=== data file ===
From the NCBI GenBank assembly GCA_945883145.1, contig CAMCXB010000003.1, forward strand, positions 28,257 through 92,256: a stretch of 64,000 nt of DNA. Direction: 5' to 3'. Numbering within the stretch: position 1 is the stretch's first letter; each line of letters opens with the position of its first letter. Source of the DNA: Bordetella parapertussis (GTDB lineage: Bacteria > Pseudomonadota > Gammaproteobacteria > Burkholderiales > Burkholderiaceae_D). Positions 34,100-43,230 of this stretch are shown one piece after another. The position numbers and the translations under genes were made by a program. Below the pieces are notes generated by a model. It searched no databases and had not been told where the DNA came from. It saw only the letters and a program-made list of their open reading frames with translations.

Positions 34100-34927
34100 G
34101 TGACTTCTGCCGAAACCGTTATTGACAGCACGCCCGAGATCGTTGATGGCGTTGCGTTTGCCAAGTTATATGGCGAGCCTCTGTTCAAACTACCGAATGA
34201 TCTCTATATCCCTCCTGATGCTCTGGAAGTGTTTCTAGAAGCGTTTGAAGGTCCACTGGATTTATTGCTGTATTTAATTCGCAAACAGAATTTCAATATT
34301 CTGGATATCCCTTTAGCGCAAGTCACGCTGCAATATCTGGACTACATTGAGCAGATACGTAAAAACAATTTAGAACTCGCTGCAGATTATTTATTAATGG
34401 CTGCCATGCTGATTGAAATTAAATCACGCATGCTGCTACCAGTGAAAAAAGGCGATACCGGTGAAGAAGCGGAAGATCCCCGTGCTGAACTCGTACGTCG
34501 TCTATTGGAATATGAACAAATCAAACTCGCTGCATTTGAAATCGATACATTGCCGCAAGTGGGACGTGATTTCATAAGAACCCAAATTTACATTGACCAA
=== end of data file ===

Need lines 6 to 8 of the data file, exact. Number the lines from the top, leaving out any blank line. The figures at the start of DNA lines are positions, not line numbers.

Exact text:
34301 CTGGATATCCCTTTAGCGCAAGTCACGCTGCAATATCTGGACTACATTGAGCAGATACGTAAAAACAATTTAGAACTCGCTGCAGATTATTTATTAATGG
34401 CTGCCATGCTGATTGAAATTAAATCACGCATGCTGCTACCAGTGAAAAAAGGCGATACCGGTGAAGAAGCGGAAGATCCCCGTGCTGAACTCGTACGTCG
34501 TCTATTGGAATATGAACAAATCAAACTCGCTGCATTTGAAATCGATACATTGCCGCAAGTGGGACGTGATTTCATAAGAACCCAAATTTACATTGACCAA